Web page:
API Plant HVAC Motor Bearing Deterioration

Background

This case study is from an API pharmaceutical plant located in Singapore, Asia. The Eastway Safeguard® online monitoring system was installed on the manufacturing plant’s critical Heating Ventilation Air Condition (HVAC) system in 2018. The Eastway Safeguard® continuous vibration monitoring system replaced their pre-existing manual vibration data collection programme.

This API plant have in-house vibration analysis experience within their maintenance team and the Eastway team work closely with them – supporting them 24/7 with automatic alerts, in-depth vibration analysis diagnosis and advice on the optimal maintenance decisions for each asset. 

Prior to the Eastway Safeguard® system installation, vibration sensor selection and positioning was carefully reviewed.

Case Description

During the commissioning process for the Eastway Safeguard® system, it was noted that the vibration was higher than expected from one of the HVAC Fan motors – API AH5005 Supply Motor 1. This HVAC unit has two supply motor fans and two exhaust motor fans and 3 vibration sensors were fitted per motor fan.

Machine Name
API AH5005 Supply Motor 1
DescriptionDirect Drive Fan Motor
kW15
Motor Plate RPM 1460
Bearing - NDE6210 ZC3
Bearing - DE6210 ZC3

Initial analysis of the vibration data indicated excessive Acceleration vibration (g RMS) from both motor bearings – Motor Non-Drive End (MNDE) and the Motor Drive End (MDE). Further investigation of the vibration data was completed by Eastway. As an example of this analysis, the vibration Fast Fourier Transform (FFT) spectra and time waveform signatures were examined. It was concluded that the vibration patterns demonstrated evidence of Motor Bearing deterioration. See Figure 1 for Motor Drive End (MDE) Acceleration FFT spectra (g RMS) and Figure 2 for MDE Time Waveform (g RMS) both from 15 July 2019.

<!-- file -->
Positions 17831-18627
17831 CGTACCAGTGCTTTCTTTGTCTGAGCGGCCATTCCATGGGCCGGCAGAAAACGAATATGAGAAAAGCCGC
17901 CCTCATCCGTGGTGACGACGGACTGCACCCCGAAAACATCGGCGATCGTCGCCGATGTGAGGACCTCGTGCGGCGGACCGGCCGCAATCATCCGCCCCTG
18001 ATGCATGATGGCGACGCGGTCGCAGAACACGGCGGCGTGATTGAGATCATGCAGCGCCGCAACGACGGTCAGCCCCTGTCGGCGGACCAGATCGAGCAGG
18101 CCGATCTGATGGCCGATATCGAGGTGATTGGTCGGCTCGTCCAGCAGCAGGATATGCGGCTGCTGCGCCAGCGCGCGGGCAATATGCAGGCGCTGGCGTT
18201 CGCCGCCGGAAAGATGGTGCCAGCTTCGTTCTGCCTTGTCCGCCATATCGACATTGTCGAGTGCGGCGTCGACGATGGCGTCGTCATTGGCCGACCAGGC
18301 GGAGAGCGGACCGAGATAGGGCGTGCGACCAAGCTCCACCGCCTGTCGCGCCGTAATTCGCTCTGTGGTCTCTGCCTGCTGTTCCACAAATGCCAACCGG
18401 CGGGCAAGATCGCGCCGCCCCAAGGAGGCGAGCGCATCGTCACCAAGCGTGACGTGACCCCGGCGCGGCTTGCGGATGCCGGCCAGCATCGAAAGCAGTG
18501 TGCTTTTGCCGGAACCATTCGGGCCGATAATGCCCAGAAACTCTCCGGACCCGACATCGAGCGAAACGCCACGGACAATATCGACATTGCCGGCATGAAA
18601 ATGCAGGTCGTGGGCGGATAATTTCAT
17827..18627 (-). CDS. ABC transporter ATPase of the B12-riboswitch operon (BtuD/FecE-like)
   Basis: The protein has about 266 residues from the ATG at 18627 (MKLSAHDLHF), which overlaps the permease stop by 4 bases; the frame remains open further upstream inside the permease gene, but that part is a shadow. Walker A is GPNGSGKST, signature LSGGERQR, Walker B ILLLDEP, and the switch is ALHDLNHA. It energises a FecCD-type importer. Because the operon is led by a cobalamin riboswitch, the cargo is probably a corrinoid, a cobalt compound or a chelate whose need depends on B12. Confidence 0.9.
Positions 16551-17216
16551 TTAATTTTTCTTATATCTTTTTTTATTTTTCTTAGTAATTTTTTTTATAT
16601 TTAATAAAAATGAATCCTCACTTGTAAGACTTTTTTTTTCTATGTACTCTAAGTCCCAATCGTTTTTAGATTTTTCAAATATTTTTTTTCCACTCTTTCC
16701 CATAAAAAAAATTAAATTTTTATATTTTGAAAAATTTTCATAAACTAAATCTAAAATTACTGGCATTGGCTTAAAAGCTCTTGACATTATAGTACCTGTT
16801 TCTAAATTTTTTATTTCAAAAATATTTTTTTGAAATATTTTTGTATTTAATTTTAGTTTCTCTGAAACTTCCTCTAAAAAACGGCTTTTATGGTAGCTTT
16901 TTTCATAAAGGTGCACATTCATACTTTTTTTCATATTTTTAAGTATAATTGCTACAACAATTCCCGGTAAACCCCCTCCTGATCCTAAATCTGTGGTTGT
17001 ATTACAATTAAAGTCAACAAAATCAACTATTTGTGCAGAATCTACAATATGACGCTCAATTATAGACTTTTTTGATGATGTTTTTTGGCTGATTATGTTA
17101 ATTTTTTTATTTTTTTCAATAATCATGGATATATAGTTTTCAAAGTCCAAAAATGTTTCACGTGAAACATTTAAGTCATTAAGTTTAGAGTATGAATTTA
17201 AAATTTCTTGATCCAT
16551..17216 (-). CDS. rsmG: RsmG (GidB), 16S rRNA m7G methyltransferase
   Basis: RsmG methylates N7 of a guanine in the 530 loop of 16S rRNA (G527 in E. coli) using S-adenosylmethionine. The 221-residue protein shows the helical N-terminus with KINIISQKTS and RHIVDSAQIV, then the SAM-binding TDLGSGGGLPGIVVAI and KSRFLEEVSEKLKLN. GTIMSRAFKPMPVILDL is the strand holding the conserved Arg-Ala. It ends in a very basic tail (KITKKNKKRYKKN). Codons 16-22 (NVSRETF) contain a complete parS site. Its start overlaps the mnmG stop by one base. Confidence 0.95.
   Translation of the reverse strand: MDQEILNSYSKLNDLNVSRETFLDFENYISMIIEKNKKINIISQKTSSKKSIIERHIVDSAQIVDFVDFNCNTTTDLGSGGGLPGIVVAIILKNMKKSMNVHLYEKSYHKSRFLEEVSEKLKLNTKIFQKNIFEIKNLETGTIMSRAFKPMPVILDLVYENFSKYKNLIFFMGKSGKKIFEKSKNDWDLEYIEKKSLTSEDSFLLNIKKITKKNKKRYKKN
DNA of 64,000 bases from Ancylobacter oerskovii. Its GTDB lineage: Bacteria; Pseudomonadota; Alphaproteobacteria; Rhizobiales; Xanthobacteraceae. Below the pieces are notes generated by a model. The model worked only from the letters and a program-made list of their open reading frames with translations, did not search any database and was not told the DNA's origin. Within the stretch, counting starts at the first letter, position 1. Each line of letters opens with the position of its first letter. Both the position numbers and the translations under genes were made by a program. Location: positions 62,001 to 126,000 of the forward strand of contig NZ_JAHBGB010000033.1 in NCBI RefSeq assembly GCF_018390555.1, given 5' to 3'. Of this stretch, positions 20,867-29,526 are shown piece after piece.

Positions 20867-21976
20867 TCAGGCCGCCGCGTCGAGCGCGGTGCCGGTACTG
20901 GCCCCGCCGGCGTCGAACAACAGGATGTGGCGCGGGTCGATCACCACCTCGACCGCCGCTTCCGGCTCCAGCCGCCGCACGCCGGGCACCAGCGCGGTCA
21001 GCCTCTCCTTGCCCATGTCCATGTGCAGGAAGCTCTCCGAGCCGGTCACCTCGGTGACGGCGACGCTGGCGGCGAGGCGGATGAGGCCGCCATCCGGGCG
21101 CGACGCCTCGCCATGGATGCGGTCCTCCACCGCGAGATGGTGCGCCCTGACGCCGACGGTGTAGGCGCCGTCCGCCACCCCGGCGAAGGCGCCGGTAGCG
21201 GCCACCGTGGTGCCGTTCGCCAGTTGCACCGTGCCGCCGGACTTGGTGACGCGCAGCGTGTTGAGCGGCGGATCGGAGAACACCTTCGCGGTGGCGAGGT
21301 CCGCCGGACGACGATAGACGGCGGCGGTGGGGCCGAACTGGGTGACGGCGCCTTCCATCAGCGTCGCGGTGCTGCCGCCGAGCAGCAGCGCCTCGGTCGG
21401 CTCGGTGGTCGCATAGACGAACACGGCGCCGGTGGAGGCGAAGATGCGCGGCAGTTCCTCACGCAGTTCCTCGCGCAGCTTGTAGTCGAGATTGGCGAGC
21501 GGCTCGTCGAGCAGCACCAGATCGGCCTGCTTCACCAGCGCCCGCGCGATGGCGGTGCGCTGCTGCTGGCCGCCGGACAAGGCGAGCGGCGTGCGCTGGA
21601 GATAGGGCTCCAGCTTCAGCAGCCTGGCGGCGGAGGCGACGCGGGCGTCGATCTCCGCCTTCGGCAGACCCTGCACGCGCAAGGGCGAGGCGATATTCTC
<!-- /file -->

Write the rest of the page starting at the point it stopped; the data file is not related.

Figure 1 MDE FFT 15 July 2019

Figure 2 MDE Time Waveform 15 July 2019

Based on these initial observations and following discussions with the API plant personnel, a decision was made to continue to monitor the vibration trends and patterns closely, to determine when Motor bearing replacement would be required.

In September 2019, in addition to gradually increasing Acceleration levels, further deterioration was detected with an increase in vibration Velocity (mm/s RMS) at the MDE.. The vibration patterns were now showing evidence of impacting with varying low frequency magnitudes within the vibration waveform, indicating bearing equilibrium was not steady. See Figure 3 for MDE Velocity Trend increasing and become unstable in September and October 2019.

Figure 3 MDE Velocity Trend Jul 2019 – Jan 2020

Recommendation:

Based on this additional evidence, motor bearing replacement at the next downtime opportunity was recommended.

Action Taken:

Following this recommendation, a downtime window for API AH5005 was arranged with the API plant production team for 22 October 2019. At this downtime, the API plant maintenance personnel removed API AH5005 Supply Motor 1. They reported substantial wear evident on the Motor Bearings and they fitted a new Motor in its place. Eastway were in close contact with the API Maintenance team and supporting the works by closely monitoring the vibration levels once the API AH5005 restarted.

It was confirmed that following this maintenance work, the vibration levels across the machine reduced significantly and have remained at low magnitudes since. See Figure 4 for MDE Acceleration (g RMS) trend from 01 July 2019 to 31 Dec 2020, Figure 5 for MDE Velocity (mm/s RMS) trend from 01 July 2019 to 31 Dec 2020 and Figure 6 for MDE Acceleration (g RMS) FFT Waterfall comparison from Sept 2019 to March 2021.

Figure 4 MDE Acceleration (g RMS) trend from 01 July 2019 to 31 Dec 2020

Figure 5 MDE Velocity (mm/s RMS) trend from 01 July 2019 to 31 Dec 2020

Figure 6 MDE Acceleration (g RMS) FFT Waterfall comparison from Sept 2019 (rear) to March 2021 (front) 18 months post maintenance

Results: Estimated* cost savings associated with avoidance of unplanned downtime, emergency repair costs & secondary damage:

Downtime avoided: 5 hours
Downtime cost per hour €20,000
Potential Batch Loss ++++
Total Savings: €100,000+++